What did everybody else think?
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American Idol: The great unknowns?

This morning's column previews the "American Idol" semi-finals:
Okay, freak show's over. Time to get onto the actual competition portion of "American Idol." But before we do, I have an important question to ask:

Who are these people?

What a strange and very anonymous group these 24 semifinalists make. A half dozen or so never even appeared on camera before last Wednesday's episode, and I feel like I only have a handle on either the personalities or talents of another half dozen.

To read the rest, click here. (NOTE: Continuing my recent shamefully error-prone ways, the story refers to the semis beginning tonight, when of course they don't begin until tomorrow.) I haven't decided yet whether I'm going to do performer-by-performer reviews of the semis or wait until the finals the way I did last season. Depends on how inspired I am by all these randoms, I suppose. Click here to read the full post

Sunday, February 18, 2007

The one word you still can't say on television

Brief, belated spoilers for, in order, "30 Rock," "Knights of Propserity," "My Name Is Earl," "Scrubs" and "Survivor" coming right up...

A very strong "30 Rock" this week, particularly the montage of Liz the runt-y boss and Pete hitting her up for cash for the strip club. This was also one of the few times I liked a subplot where Tracy was relatively sane, and not just because they brought in Rip Torn as some kind of GE/NBC/Universal/KMart bigwig. Liz being a rare female boss in an agressively male profession and Tracy being a has-been who's oblivious to being a has-been are both good comedy fodder, and they haven't exhausted either one yet.

The "Knights of Prosperity" guys appear to have written a series finale without even realizing it. In case you didn't see the episode, the guys saved Esperanza from her evil Colombian drug lord ex-boyfriend (Bobby Cannavale, and is he too young and/or well-known to qualify for Hey It's That Guy! status?) by trading him all of their intel and resources on Mick Jagger's apartment in exchange for her freedom. On paper, it allows them to work around Mick's lack of interest in coming back, but I also think it gives ABC an excuse to pull the plug, immediately, because the ratings have been awful, losing huge chunks of the lead-in from "George Lopez" -- "George Lopez" -- every week. Considering the struggles of "In Case of Emergency" and ABC's belief that the best lead-in for "Lost" is "Lost," I wouldn't be stunned to see "Lopez" and "According to Jim" airing from 8 to 9 as soon as this week.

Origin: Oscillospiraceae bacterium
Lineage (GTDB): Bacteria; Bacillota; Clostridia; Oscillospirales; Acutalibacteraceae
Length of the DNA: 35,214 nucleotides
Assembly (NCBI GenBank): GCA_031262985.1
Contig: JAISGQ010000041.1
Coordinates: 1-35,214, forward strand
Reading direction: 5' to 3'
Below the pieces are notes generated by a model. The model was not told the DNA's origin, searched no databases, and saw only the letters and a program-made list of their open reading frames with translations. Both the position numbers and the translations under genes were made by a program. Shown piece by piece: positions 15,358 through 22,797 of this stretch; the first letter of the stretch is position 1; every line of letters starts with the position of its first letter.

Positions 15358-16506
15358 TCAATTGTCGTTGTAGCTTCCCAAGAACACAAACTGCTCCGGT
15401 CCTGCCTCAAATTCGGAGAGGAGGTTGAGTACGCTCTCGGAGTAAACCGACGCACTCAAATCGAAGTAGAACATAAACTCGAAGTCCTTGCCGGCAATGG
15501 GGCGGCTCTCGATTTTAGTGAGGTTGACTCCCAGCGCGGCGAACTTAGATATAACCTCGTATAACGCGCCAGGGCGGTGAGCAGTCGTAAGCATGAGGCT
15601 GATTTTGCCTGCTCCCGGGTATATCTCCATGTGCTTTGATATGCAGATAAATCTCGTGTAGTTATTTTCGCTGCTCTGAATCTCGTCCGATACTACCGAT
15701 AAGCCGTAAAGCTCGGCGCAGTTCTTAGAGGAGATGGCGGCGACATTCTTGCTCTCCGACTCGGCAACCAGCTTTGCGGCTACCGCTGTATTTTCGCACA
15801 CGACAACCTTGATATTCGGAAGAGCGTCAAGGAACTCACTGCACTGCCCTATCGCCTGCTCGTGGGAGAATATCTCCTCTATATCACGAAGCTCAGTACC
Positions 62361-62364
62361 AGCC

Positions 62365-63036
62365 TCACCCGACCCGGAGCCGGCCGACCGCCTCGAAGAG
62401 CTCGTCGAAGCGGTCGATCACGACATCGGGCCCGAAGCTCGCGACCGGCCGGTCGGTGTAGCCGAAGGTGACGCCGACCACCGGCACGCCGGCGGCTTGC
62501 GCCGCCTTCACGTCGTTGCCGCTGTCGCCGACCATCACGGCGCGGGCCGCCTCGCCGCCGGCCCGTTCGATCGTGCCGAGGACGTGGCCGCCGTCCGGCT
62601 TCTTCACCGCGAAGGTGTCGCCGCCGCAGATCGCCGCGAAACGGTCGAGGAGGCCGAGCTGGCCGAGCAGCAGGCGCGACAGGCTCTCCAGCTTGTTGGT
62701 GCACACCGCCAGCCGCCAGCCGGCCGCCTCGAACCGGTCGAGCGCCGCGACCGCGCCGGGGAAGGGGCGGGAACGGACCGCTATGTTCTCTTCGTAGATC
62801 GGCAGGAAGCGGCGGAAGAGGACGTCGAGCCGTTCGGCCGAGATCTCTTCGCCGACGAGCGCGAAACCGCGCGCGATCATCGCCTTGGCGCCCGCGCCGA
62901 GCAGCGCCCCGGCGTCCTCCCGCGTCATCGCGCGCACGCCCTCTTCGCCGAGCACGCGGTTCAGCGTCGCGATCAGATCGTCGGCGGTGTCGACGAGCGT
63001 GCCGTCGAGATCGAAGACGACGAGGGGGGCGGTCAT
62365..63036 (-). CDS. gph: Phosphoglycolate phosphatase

After a few back-to-formula episodes, "My Name Is Earl" presents another treat for Bad Earl fans like me, with an entire episode of Bad Earl's greatest hits. My favorite: the montage of Earl making fat jokes about pregnant Joy, as there was a level of glee to Jason Lee's delivery that reminded me of Banky and/or Brodie.

I'm really not feeling "Scrubs" at the moment, unfortunately. This episode didn't have any jarringly bad decisions like Kim faking a miscarriage, but it just feels like the writers are forcing the wackiness. And at the same time, the show's been so hardcore wacky for a while that the emotional moments don't work. J.D.'s realization that he needs to grow up and stop leaning on his friends to solve every problem should have been an important milestone for the character, but he's become such a cartoon in the last year and a half that I don't expect the development to stick. For most of last season, the more ridiculous tone was fine because the show was so funny; lately, I'm not laughing very much, and that hurts everything.

Also not feeling "Survivor" yet. Still too many contestants, and they're no longer even trying to be subtle about who's going to Tribal Council, as it felt like we spent about 30 seconds at the fancy camp. I think my problem with the feast-or-famine twist is that it hasn't been earned. In "Pearl Islands," Sandra's team had such a kick-ass camp because she did an amazing job of bartering in town, while the opponents ran around like chickens with their heads cut off, foreshadowing how badly they would do in most challenges. In "Palau," Tom's team won an amazing camp little by little through pure challenge dominance. Here, one team won a relatively tight Immunity Challenge, and now they get to live high on the hog at least until the next twist? Meh. Aside from Earl and the snakes coming to an understanding, the entire hour was flat.

What did everybody else think?